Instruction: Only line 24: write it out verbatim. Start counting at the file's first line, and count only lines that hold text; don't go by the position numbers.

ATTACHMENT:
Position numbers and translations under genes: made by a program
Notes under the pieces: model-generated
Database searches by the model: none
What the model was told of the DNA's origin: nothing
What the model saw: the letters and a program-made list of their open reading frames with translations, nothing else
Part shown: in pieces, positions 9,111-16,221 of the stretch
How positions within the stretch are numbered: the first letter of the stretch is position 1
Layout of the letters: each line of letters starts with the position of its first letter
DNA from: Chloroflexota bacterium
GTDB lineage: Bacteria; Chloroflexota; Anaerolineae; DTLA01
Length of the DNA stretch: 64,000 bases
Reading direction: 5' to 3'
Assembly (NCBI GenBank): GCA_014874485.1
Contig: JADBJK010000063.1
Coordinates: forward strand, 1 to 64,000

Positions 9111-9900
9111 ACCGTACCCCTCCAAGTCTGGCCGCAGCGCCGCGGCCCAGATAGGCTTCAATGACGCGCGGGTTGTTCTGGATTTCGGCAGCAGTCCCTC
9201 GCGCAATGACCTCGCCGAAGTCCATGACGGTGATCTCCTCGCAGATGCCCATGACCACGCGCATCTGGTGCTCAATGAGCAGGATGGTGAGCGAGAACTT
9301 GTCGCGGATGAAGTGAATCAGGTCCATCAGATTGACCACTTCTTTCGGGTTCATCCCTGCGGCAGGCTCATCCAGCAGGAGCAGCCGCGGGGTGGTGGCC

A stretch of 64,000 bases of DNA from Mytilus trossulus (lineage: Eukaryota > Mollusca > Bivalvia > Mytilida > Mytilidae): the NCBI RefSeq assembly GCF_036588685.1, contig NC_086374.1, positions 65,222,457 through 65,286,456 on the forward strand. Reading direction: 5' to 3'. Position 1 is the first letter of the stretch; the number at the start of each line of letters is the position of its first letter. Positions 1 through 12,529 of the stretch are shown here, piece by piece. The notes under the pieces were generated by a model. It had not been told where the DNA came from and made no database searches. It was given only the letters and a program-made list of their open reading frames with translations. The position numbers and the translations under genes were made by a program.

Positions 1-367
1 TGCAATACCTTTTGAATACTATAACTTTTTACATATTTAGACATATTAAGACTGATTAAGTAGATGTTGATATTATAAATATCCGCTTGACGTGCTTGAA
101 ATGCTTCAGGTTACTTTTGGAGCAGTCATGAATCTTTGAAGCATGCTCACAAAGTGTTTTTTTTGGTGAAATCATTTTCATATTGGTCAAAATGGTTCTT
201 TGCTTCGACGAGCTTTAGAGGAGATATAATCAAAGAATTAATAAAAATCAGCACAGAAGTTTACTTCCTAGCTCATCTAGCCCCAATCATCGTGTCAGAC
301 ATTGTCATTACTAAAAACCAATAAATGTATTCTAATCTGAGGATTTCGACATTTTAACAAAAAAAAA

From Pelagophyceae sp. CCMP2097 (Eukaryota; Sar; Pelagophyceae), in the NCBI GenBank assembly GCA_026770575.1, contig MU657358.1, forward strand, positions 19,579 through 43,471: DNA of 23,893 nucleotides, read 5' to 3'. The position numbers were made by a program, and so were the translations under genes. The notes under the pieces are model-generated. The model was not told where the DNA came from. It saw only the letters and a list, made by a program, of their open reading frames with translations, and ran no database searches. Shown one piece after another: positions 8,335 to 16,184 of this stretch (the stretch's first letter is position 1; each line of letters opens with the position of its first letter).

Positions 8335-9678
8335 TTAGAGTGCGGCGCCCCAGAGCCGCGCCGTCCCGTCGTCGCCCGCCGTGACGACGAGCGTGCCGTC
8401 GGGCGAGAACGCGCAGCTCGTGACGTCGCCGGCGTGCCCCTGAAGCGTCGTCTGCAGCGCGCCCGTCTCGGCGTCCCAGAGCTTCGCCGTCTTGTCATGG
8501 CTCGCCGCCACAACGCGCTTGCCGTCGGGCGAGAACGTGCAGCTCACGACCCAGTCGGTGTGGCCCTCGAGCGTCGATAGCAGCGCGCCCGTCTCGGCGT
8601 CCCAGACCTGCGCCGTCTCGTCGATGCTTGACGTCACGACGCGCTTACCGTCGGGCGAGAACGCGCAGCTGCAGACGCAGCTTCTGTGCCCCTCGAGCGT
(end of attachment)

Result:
201 TGCTTCGACGAGCTTTAGAGGAGATATAATCAAAGAATTAATAAAAATCAGCACAGAAGTTTACTTCCTAGCTCATCTAGCCCCAATCATCGTGTCAGAC